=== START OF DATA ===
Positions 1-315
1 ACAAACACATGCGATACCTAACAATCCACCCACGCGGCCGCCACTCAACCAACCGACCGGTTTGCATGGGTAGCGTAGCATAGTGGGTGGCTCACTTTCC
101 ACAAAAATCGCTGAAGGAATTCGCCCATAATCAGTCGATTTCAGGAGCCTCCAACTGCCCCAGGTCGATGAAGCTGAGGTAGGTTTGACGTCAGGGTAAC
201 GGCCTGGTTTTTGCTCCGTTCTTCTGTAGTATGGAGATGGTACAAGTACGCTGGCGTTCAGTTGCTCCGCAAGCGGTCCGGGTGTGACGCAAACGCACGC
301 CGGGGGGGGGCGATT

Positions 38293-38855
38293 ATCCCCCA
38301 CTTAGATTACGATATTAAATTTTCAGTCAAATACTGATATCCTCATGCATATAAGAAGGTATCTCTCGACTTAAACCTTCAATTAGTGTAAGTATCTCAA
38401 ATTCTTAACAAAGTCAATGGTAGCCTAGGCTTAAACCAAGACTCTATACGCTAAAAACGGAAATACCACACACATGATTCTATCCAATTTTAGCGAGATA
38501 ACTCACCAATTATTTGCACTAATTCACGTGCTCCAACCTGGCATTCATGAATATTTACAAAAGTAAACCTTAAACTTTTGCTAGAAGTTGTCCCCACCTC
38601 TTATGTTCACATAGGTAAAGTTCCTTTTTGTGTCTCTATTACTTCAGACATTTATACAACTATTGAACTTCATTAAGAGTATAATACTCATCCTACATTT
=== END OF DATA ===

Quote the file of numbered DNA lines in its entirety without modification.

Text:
Positions 1-315
1 ACAAACACATGCGATACCTAACAATCCACCCACGCGGCCGCCACTCAACCAACCGACCGGTTTGCATGGGTAGCGTAGCATAGTGGGTGGCTCACTTTCC
101 ACAAAAATCGCTGAAGGAATTCGCCCATAATCAGTCGATTTCAGGAGCCTCCAACTGCCCCAGGTCGATGAAGCTGAGGTAGGTTTGACGTCAGGGTAAC
201 GGCCTGGTTTTTGCTCCGTTCTTCTGTAGTATGGAGATGGTACAAGTACGCTGGCGTTCAGTTGCTCCGCAAGCGGTCCGGGTGTGACGCAAACGCACGC
301 CGGGGGGGGGCGATT

Positions 38293-38855
38293 ATCCCCCA
38301 CTTAGATTACGATATTAAATTTTCAGTCAAATACTGATATCCTCATGCATATAAGAAGGTATCTCTCGACTTAAACCTTCAATTAGTGTAAGTATCTCAA
38401 ATTCTTAACAAAGTCAATGGTAGCCTAGGCTTAAACCAAGACTCTATACGCTAAAAACGGAAATACCACACACATGATTCTATCCAATTTTAGCGAGATA
38501 ACTCACCAATTATTTGCACTAATTCACGTGCTCCAACCTGGCATTCATGAATATTTACAAAAGTAAACCTTAAACTTTTGCTAGAAGTTGTCCCCACCTC
38601 TTATGTTCACATAGGTAAAGTTCCTTTTTGTGTCTCTATTACTTCAGACATTTATACAACTATTGAACTTCATTAAGAGTATAATACTCATCCTACATTT